Also known as degenerative or “wear and tear” arthritis, osteoarthritis of the hip typically occurs in adults aged 45 and older, when the cartilage that cushions the joint breaks down and eventually wears away. Characterized by pain and stiffness, severe cases can be profoundly debilitating.

Arthritis frequently occurs in individuals who have a family history of the disease and sometimes develops due to subtle irregularities in how the hip developed at an early age. Hip arthritis is more common in patients who are obese. Other factors that may contribute include trauma to the hip and fractures in the bone but many people get hip arthritis who have no risk factors.

Common Symptoms

  • Pain that flares with activity and lessens with rest

  • Hip stiffness and reduced range of motion

  • Discomfort and stiffness in the groin, buttock or thigh, particularly in the morning

  • Walking with a limp

  • Knee pain referred from the hip

Rheumatoid Arthritis is an autoimmune disease in which the smooth layer of tissue that lines the joint called the synovial membrane becomes inflamed and thickened. Meant to lubricate the joint, the thickened synovium actually damages the cartilage, causing pain and stiffness.


Early non-surgical treatment can be effective at reducing pain and disability and slowing the progression of the disease. Surgery may be considered if the condition is severe.

Conservative Treatments

  • Weight Loss – In overweight patients, weight loss can have a very positive impact. The less weight the hip joint has to bear, the better the hip will feel.

  • Rest and Activity Modification – Limiting certain activities may be necessary, and learning new exercise methods can help with mobility and flexibility.

  • Walking Aids – The use of a cane, crutch or walker will reduce the demand placed on the arthritic joint.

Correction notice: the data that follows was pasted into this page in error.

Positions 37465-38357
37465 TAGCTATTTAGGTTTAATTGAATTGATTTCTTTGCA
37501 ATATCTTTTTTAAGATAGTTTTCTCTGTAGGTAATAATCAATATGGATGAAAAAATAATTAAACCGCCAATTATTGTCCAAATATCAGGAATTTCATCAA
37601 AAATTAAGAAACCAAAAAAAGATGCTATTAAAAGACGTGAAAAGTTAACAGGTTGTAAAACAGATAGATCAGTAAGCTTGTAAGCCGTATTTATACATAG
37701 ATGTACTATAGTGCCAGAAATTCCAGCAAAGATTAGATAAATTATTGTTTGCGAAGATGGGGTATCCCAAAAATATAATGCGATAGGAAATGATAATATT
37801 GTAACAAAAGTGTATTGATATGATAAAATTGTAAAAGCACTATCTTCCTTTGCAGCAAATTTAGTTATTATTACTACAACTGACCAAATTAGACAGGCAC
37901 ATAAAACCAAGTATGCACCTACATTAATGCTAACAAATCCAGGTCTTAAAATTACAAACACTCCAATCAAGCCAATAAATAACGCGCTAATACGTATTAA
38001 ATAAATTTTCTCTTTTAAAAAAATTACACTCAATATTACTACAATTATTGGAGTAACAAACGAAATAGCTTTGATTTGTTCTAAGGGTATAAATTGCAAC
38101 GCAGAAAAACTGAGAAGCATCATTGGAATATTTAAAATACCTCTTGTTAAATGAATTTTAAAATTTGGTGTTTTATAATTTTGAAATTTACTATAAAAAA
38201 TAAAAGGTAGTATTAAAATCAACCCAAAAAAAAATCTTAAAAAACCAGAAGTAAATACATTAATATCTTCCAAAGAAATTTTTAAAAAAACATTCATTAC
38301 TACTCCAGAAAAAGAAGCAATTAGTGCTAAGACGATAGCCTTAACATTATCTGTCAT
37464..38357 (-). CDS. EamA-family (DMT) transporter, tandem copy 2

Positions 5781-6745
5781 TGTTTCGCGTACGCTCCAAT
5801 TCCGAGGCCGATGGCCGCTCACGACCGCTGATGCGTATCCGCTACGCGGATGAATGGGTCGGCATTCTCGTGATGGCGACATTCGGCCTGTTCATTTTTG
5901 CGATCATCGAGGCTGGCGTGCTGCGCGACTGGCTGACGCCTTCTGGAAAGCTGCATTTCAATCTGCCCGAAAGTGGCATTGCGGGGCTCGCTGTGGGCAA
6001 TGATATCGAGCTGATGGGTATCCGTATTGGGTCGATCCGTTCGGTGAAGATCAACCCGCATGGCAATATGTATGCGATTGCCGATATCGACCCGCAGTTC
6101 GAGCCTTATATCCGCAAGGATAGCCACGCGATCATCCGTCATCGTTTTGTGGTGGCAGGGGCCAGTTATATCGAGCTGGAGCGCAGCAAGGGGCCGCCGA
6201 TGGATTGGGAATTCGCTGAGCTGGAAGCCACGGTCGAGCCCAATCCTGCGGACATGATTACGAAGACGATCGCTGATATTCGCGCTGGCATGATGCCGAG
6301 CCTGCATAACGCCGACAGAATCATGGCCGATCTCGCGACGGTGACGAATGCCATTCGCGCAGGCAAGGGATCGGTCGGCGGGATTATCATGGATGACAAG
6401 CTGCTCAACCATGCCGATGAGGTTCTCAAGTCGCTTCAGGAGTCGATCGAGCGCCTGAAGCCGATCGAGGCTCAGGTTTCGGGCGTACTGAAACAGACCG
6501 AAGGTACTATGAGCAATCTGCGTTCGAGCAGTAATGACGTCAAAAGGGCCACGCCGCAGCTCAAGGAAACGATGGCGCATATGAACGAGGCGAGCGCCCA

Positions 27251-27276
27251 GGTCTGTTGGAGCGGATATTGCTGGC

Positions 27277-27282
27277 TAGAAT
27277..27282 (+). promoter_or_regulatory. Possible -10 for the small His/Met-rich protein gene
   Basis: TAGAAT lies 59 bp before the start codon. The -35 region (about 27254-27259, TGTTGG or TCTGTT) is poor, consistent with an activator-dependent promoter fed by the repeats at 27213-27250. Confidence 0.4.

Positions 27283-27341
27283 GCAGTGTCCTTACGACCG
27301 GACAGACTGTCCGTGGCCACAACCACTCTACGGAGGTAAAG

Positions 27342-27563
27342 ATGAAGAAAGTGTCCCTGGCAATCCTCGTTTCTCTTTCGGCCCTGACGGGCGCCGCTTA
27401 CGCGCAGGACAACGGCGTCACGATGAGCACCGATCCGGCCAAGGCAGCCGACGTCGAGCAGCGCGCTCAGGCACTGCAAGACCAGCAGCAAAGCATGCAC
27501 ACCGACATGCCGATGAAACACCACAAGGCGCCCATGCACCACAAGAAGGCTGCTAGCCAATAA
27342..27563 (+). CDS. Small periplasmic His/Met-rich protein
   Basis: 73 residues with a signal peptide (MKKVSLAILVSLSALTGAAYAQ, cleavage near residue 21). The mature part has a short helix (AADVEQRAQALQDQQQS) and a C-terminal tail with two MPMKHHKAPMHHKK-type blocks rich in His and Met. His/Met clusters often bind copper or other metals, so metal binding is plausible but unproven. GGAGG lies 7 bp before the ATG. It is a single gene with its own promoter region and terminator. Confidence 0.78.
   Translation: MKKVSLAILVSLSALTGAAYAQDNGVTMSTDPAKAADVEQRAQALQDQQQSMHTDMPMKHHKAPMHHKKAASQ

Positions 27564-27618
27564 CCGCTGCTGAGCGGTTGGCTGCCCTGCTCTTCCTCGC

• Physical Therapy – Strengthening of the muscles around the hip joint can help decrease the strain on the hip. Keeping the muscles mobile and flexible is important in maintaining hip function. Physical therapy that includes gentle, regular exercise like swimming, water aerobics or cycling may be beneficial.

  • Anti-Inflammatory Medications –  Physicians recommend using prescription or nonprescription anti-inflammatory pain medications (NSAIDs) to treat pain and inflammation.

Total Hip Replacement  Surgeryhip replacement

If conservative treatments fail to bring relief; if hip pain is impacting normal daily functioning, total hip replacement surgery (arthroplasty) may be recommended.

Hip replacement surgery may be an option if:

  • Simple daily activities such as walking or bending are impaired

  • Hip pain is significant and prevents sleep

  • Stiffness in a hip and or groin limits mobility

  • Anti-inflammatory drugs are not effective

  • Pain medications do not tolerate well

  • Other treatments including physical therapy are no longer beneficial

Surgeons perform the surgery most often under regional anesthesia. The surgeon removes damaged cartilage and bone, then positions new metal, plastic or ceramic joint surfaces to reconstruct the joint.

An artificial joint is comprised of two basic components: the ball (made of a highly polished strong metal or ceramic material) and the socket (a durable cup of plastic, ceramic or metal). Special surgical cement is frequently used to secure the artificial joint in place.

Sometimes in younger, more active patients, surgeons use a non-cemented type of prosthesis. Further, this prosthesis is designed so that the bone will grow into and integrates with the porous surface of the implant. In some cases, a combination of a cemented ball and a non-cemented socket is used.

Minimal Incision Surgery

Orthopaedic surgeons are constantly working to develop new techniques to improve joint replacement surgery. With new minimally invasive and small incision surgery techniques surgeons cut less tissue which allows for quicker, less painful recovery and a more rapid return to activities.